War of the Rebellion: Serial 124 Page 0392 CORRESPONDENCE, ETC.

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CINCINNATI, June 20, 1863.

General WILLCOX,

Indianapolis, Ind.:

I am clearly of the opinion that martial law should be declared in Sullivan County, and unless special reasons to the contrary exist, shall declare it. Take no action without hearing from me. I do not like advisers of the stamp of Mr. Moorhees. Peace measures may be kept up too long. Compromising with traitors in arms is not a good policy, particularly in the beginning of trouble. Do not leave Indiana for the present.

A. E. BURNSIDE,

Major-General.

INDIANAPOLIS, IND., June 20, 1863-7.30 p. m.

General BURNSIDE:

I think there are reasons enough against declaring martial law at present in Sullivan County. The coroner held an inquest over the man who was killed, and the murderer could not be found; yet it was thought to be a deserter. Let us wait until Monday or Tuesday to see whether the enrollment can be peaceably finished.

The facts are difficult to get at. Do not understand me to advise with Voorhees, but he undertakes to influence the citizens to submit to the laws, the arrest of the murderers, deserters, &c. The people who threaten to resist are ignorant and irresponsible, and it is claimed are not countenanced by the respectable, even Democrats.

O. B. WILLCOX,

Brigadier-General.

STATE OF INDIANA,

OFFICE ACTG. ASST. PROVOST-MARSHAL-GENERAL,

Indianapolis, June 20, 1863.

Colonel JAMES B. FRY,

Provost-Marshal-General:

SIR: I have the honor to inclose you a copy of a communication received from Captain R. W. Thompson, provost-marshal Seventh District, relative to affairs in Sullivan County. I have conferred fully with General Willcox, commanding this district. He had an interview with Honorable Daniel Voorhees, who represents the Seventh District in Congress. Voorhees professes to greatly desire to avoid the effusion of blood, and pledged himself to go immediately to Sullivan County (seeing Captain R. W. Thompson, provost-marshal, on the way) and exert all the influence he possesses to secure the peaceable enrollment of that county. If Voorhees faithfully keeps his promise I have no doubt the enrollment will be made without disturbance.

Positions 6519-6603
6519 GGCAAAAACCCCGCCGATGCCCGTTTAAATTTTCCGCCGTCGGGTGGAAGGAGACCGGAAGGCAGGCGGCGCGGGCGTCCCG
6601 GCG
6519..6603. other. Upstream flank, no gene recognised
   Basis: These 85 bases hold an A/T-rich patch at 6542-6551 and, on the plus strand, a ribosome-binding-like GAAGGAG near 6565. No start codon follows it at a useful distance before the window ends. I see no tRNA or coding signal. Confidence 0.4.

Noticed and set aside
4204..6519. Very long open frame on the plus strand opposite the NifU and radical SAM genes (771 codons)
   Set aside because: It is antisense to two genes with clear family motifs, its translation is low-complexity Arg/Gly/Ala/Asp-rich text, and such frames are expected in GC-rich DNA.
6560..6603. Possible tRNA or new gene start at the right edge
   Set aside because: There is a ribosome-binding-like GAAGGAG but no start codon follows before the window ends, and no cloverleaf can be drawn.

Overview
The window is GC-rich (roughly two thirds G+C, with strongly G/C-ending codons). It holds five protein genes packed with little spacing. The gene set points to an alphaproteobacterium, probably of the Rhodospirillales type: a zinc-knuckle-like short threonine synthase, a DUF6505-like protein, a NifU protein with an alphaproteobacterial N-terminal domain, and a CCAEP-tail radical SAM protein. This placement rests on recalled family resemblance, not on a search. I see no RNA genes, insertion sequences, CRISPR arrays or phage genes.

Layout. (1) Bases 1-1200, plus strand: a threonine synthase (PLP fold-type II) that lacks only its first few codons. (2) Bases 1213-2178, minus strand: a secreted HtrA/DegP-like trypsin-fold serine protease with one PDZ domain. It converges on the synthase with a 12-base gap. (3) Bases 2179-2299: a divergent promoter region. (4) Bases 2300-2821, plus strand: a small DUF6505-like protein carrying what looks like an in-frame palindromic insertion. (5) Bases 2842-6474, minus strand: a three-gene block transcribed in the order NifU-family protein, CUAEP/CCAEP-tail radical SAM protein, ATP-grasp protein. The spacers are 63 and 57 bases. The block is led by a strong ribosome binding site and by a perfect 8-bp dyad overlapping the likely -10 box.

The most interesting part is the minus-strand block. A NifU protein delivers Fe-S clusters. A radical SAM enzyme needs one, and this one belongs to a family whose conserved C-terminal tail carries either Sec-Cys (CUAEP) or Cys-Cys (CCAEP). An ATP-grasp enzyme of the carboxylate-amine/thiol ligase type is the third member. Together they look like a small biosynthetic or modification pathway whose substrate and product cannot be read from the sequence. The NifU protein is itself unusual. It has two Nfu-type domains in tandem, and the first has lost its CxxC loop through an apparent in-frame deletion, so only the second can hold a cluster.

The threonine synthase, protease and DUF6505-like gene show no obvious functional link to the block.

In the meantime General Willcox is preparing to send a force (if this arrangement fails) that will be sufficient to vindicate the authority of the Government.

At my request of Honorable Caleb B. Smith, judge of U. S. district court for this district, has reconvened the grand jury to indict persons arrested for obstructing enrollment. The Boone County offenders had a hearing which commenced on Thursday and ended yesterday, and resulted in nearly all of them being recognized to answer indictments. The district attorney was engaged in court and could not attend to the preliminary examination, and as the defendants were